Why were they kicked out?
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The Acadians are an ethnic and cultural group who trace their lineage to settlers expelled from Canada in the mid-18th century. Although the group scattered after their expulsion, a large number formed an active community in southern Louisiana, eventually leading to the Cajun ethnicity. Their name comes from the area of Canada they settled in, part of the Maritime Provinces of the northeastern seaboard.
In the 1630s, French immigrants arrived in Acadia in large groups, recruited by the French government to settle the land. Though spread over a large region, the Acadians congregated mostly around Nova Scotia, New Brunswick, and Prince Edward Island. Quite early in their residence, the settlers created a strong alliance with the Mi'kmaq Indian tribes, leading to frequent marriages between the two groups. Contrary to some reports, not all the Acadian settlers were French. Some English and German families also joined the settlement, and were largely accepted by the French majority.
Unfortunately, the Acadian provinces were in the middle of constant disputes between the French and English over ownership. After nearly a century of conflict, the French and Indian war broke out in the 1750s, pitting France against Britain in the North American theater. British forces assaulted Acadian towns repeatedly during the war, putting those who refused to swear to the English crown under pain of treason. In 1755, thousands of un-sworn Acadians were expelled from their homes in what is known as the Great Upheaval.
The 1755 exile was not the only one for the Acadian territory. Over the next decade, many more were thrown out of the area as British power increased. By the time of the Treaty of Paris in 1763, thousands of Acadians had been displaced, and forced to settle in other locations throughout the world.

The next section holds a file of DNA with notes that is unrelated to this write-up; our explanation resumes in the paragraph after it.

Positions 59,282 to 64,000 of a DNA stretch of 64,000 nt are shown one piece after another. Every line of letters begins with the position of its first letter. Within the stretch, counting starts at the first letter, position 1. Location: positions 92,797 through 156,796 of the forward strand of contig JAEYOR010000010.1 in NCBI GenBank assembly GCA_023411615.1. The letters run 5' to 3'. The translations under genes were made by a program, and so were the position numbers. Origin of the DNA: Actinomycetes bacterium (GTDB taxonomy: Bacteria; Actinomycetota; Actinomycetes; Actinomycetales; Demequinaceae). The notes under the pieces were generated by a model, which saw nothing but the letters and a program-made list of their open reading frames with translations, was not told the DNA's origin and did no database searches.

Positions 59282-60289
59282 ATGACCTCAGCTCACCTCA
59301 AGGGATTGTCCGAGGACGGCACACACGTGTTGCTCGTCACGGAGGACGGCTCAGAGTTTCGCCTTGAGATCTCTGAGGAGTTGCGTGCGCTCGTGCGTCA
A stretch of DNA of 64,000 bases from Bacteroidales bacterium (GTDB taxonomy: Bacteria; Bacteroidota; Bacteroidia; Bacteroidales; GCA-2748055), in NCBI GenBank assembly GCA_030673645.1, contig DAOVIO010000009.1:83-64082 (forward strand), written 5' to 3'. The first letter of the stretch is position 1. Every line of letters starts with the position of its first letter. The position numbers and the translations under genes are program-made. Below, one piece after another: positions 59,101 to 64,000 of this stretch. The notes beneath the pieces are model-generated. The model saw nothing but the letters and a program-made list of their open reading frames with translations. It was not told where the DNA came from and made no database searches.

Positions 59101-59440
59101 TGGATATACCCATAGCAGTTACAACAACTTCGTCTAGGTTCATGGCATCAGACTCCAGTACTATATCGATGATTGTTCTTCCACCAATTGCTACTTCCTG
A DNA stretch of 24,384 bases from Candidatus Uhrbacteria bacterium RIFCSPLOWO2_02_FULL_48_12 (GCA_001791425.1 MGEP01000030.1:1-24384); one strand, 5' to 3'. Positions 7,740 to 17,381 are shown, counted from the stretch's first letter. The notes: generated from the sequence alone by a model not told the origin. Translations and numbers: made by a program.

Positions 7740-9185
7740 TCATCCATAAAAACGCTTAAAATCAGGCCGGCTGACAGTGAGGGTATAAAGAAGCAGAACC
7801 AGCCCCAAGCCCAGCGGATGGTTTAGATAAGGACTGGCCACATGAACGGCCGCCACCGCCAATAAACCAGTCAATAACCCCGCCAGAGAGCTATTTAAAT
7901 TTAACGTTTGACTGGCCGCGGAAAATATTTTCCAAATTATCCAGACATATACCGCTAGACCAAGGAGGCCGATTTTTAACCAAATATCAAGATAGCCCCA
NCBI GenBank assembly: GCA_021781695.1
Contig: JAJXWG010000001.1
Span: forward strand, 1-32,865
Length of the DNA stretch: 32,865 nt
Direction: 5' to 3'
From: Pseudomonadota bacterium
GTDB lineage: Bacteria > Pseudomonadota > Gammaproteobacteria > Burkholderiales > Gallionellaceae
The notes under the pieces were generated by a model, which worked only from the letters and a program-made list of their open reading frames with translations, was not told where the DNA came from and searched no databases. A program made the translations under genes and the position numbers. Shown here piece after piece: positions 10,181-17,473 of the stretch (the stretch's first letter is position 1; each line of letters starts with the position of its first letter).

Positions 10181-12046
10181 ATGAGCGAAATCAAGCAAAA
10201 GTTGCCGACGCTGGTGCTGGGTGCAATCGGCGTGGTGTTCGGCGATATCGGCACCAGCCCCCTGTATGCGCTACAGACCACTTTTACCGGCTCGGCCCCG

The end of the French and Indian War left Louisiana in French control, leading a large colony of Acadians to settle alongside the Mississippi river in the Louisiana territory. Although they had to survive severe climate changes from their native home in Canada, and the takeover of the area by the Spanish government, the population quickly thrived. Although they intermarried with people from many other cultures, a large influx of settlers from France joined the Acadians in 1785, leading to a lasting French impact on culture and lifestyle. Eventually, the name was dialectically changed, leading to the modern term “Cajuns.”
Other Acadian exiles fled to throughout the American colonies, deep into French-Canadian territories, or even back to France. They also formed a large part of the French presence in the Caribbean islands, contributing to French involvement in the Age of Sail. In modern times, Acadian descendants have a proud heritage from their many cultural influences. In America, they are noted for their contributions to Southern music, cuisine and cultural practices. Through freezing Canadian winters and devastating exile, the Acadian people proved their tenacity and hardiness, something still prized by descendants today.
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